“I find these files to be brutal and painful reading. The behavior described in these files is terribly sad and evil,” Gomez said in a statement.
Gomez issued his statement after the archdiocese lost a long legal battle and posted on its website personnel files for 122 priests who were accused of molesting children.
“There is no excuse, no explaining away what happened to these children,” Gomez said. “The priests involved had the duty to be their spiritual fathers and they failed.”
In 2011, Pope Benedict XVI named Gomez to replace the embattled Mahony atop the nation’s largest Catholic diocese.
Gomez noted that Mahony had apologized for his role in concealing the abuse and allowing it to continue, but he indicated that was not sufficient — and that he ordered Mahony’s removal from public ministry.
“Effective immediately, I have informed Cardinal Mahony that he will no longer have any administrative or public duties,” Gomez said. He added that Curry had requested to resign.
“This is unusual and extraordinary,” said the Rev. Thomas Reese, a Jesuit priest and political scientist at Georgetown University. “An archbishop has never before restricted the ministry of his predecessor and publicly taken him to task like this.”
“It is clear that the abuse crisis is now having consequences not just for the abusing priests but also for the clerics who did not deal with them properly,” he added.
But victims’ advocates were skeptical of the moves, noting that they came only after the archdiocese lost a five-year legal battle to keep the documents secret or to release only edited versions.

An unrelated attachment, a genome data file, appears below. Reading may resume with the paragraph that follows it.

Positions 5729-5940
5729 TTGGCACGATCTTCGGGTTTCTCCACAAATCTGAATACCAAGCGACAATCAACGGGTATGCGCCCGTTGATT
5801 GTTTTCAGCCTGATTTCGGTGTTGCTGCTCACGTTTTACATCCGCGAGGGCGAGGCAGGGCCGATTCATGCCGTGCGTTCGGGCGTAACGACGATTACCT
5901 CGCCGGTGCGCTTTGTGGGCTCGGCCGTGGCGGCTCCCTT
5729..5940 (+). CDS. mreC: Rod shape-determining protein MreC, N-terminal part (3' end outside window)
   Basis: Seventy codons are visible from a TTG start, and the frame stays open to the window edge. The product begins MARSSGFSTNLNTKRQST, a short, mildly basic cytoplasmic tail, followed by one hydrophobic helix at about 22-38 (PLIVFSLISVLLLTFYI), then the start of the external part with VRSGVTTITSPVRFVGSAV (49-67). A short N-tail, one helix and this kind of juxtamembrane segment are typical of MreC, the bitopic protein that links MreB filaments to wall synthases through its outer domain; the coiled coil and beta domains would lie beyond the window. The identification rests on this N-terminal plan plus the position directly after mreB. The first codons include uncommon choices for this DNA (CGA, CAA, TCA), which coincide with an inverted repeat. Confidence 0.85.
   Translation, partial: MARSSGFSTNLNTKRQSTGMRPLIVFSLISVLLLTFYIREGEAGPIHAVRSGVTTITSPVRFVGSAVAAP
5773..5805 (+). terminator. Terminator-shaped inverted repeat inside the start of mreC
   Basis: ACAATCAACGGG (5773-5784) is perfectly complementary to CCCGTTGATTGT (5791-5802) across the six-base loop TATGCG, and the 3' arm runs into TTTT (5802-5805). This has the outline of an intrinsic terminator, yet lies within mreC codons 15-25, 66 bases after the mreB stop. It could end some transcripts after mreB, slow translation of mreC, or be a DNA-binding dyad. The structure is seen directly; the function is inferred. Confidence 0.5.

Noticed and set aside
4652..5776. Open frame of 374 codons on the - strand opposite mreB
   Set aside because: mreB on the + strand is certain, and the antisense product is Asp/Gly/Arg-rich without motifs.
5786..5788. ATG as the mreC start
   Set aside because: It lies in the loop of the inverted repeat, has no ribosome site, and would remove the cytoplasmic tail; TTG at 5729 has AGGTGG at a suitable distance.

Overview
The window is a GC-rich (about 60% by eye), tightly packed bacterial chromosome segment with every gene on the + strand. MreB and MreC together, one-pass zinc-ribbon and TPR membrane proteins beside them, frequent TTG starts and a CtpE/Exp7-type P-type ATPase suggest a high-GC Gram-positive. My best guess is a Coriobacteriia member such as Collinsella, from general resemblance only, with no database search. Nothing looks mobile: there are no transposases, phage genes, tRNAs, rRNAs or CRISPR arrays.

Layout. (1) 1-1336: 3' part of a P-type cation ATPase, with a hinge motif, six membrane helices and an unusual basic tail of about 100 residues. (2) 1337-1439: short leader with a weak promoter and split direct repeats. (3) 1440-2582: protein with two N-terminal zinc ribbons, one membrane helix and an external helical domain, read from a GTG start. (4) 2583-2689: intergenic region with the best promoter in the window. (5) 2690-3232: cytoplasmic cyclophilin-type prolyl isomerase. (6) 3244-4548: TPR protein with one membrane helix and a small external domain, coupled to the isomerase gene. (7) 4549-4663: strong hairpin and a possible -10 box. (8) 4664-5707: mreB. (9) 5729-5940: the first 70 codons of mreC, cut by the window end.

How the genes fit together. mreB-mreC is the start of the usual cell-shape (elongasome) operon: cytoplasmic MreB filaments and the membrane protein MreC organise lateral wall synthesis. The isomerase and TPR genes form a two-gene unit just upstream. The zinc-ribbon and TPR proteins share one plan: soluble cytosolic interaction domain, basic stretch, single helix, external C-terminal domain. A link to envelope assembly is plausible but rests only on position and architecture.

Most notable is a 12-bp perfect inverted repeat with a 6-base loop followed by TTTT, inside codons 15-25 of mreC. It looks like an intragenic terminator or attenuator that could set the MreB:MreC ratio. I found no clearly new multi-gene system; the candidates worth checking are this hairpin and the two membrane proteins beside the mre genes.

“The lesson here for Catholic staff is clear: if you successfully conceal your wrongdoing, you can keep your job. If, however, you fail, there’s an extraordinarily slim chance you might experience some slight consequences,” said David Clohessy, executive director of the Survivors Network of those Abused by Priests.
“Gomez has had these documents for months and known about Mahony’s wrongdoing long before now. And yet Mahony has continued to be an honored prelate and prince of the church,” said Terence McKiernan, head of BishopAccountability.org, also a leading advocacy group on behalf of clergy abuse victims.
“The difference is that now the people have access to evidence of Mahony’s misdeeds,” McKiernan said. “Sadly, we see the church acting ethically in these matters only when its actions become known.”
Critics also noted that Mahony, who turns 77 later this month, is retired, and Curry, 70, is an assistant bishop with a much lower profile. And Bishop Robert W. Finn of Missouri, who was convicted last September of failing to report a priest suspected of abuse to authorities, has remained in office and unpunished by the church despite his unprecedented guilty plea.